By L.A. Williams, Correspondent
Christian Action League of North Carolina
RALEIGH – Residents in Kings Mountain, Spruce Pine and Chatham County who want to protect their communities from the increased social problems that accompany liquor by the drink should brace for battle as alcohol issues come to the ballot box over the next few months.
Perhaps nowhere is the matter more contentious than in Kings Mountain where proponents of liquor by the drink may have broken some rules as they pushed to get signatures on a petition to bring about the referendum.
According to Keith Miller, a former Kings Mountain City Councilman who opposes increased alcohol sales, some LBD proponents used deceptive practices to gather signatures, and more than 75 people who signed petitions later asked for their names to be removed.
Miller said some signature seekers showed up at the polls on Nov. 4, 2008, telling voters in line that they needed to sign the petition “to be able to vote.” Although they meant that the signatures would bring about a vote on mixed drinks, Miller said many misunderstood and thought they needed to sign the paper to be able to vote that day in the general election. He said other petitioners persuaded signers that the issue was about the right to vote and convinced them that they needed to sign whether they were for mixed drinks or against, so that they could retain that democratic right.
“My estimation is between 100 and 200 signatures were gathered under misunderstanding or misrepresentation and had the time been allowed for these to be removed, it could have affected the outcome,” said Miller, alluding to the fact that the N.C. Board of Elections certified the petition Jan. 22, some two weeks before the local Board of Elections was expected to act on it. Petition figures reported in the Jan. 9 issue of the local newspaper “The Star” showed 2,271 certified signatures with 80 of those from Gaston County residents who live inside the Kings Mountain city limits. By law, 2,212 signatures (35 percent of the registered voters) were needed to force the referendum.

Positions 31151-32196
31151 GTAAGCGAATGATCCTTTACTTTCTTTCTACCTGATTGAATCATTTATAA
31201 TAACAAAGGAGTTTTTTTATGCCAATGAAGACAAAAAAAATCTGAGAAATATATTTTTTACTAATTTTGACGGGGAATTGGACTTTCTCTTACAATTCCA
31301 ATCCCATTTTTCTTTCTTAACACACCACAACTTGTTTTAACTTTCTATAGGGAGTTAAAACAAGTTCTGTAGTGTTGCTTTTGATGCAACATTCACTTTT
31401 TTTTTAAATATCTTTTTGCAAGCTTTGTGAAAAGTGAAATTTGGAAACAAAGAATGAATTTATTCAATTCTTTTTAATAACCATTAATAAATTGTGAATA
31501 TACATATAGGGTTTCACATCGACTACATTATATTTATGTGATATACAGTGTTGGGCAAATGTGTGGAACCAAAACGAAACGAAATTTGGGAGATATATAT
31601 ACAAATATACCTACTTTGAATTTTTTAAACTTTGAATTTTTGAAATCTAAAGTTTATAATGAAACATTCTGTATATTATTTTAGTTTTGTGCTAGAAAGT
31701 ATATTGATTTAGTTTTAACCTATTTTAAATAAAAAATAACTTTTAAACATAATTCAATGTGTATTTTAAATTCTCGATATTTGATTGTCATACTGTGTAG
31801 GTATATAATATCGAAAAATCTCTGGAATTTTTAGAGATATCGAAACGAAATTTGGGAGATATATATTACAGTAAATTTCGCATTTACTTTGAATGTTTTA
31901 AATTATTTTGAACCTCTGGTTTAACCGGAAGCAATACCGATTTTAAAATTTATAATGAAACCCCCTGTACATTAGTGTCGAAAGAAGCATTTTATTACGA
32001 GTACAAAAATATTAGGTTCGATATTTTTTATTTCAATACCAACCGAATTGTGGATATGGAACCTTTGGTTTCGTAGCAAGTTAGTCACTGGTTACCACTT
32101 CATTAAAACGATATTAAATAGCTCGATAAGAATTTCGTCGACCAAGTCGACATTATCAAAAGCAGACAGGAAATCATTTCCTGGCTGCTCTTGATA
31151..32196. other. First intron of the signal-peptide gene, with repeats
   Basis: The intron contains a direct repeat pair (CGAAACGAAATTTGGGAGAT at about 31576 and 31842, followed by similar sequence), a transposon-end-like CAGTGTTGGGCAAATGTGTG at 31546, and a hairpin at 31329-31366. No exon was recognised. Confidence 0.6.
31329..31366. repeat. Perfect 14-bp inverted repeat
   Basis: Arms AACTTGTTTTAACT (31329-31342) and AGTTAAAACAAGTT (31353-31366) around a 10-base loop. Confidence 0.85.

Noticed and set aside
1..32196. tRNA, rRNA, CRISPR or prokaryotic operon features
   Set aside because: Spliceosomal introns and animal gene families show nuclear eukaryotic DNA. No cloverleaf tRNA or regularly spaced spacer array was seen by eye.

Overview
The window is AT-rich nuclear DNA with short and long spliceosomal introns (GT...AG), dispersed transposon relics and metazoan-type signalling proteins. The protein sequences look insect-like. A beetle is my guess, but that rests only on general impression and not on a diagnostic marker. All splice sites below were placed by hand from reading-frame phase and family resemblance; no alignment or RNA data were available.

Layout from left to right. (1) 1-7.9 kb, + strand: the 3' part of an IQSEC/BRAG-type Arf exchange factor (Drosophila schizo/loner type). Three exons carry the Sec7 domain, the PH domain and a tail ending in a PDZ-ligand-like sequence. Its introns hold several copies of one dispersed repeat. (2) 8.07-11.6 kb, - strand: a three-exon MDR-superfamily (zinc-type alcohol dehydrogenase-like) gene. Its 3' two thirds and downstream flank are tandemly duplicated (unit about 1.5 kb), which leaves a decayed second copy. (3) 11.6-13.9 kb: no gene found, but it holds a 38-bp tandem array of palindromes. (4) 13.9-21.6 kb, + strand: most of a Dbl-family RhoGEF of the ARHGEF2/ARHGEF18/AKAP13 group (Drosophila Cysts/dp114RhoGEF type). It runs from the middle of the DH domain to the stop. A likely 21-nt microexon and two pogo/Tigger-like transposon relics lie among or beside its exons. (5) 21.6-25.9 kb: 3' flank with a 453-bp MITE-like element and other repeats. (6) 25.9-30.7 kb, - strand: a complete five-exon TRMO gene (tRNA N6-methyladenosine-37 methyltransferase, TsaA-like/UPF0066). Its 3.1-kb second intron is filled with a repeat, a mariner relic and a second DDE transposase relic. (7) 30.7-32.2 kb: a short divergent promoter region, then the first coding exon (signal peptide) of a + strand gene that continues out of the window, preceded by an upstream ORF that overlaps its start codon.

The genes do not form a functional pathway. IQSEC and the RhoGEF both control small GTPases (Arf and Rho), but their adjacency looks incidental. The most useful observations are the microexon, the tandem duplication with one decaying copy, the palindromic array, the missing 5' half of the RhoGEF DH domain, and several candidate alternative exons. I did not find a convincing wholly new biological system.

Doubtful of opportunity for any legal redress, Miller said he and other opponents, organized as Citizens for Safe Progress, are moving on to put together an active get-out-the-vote campaign.
“We will have yard signs available and the amount of advertising we do will depend on funding,” Miller said. “We will have a telephone bank and need volunteers to make calls.”
As they contact voters, LBD opponents will try to shed light on a number of alcohol related issues including false claims that mixed drinks will guarantee that Kings Mountain will attract big name, chain restaurants.
“We’ve got Shelby 10 miles to the west and Gastonia 10 miles to the east, so we’re in the middle of two population centers, and no national restaurant change is going to locate in Kings Mountain unless they already have successful locations there and many chains have policies against having locations so close,” Miller said. “It’s impossible and unreasonable to expect a big restaurant chain to locate in Kings Mountain, and liquor by the drink won’t change that.”
The Cleveland County Board of Elections is expected to set a date for the referendum at its meeting Feb. 4. By law, it must be scheduled between 60 and 120 days of that meeting. Already King’s Mountain has beer and wine sales and an ABC store.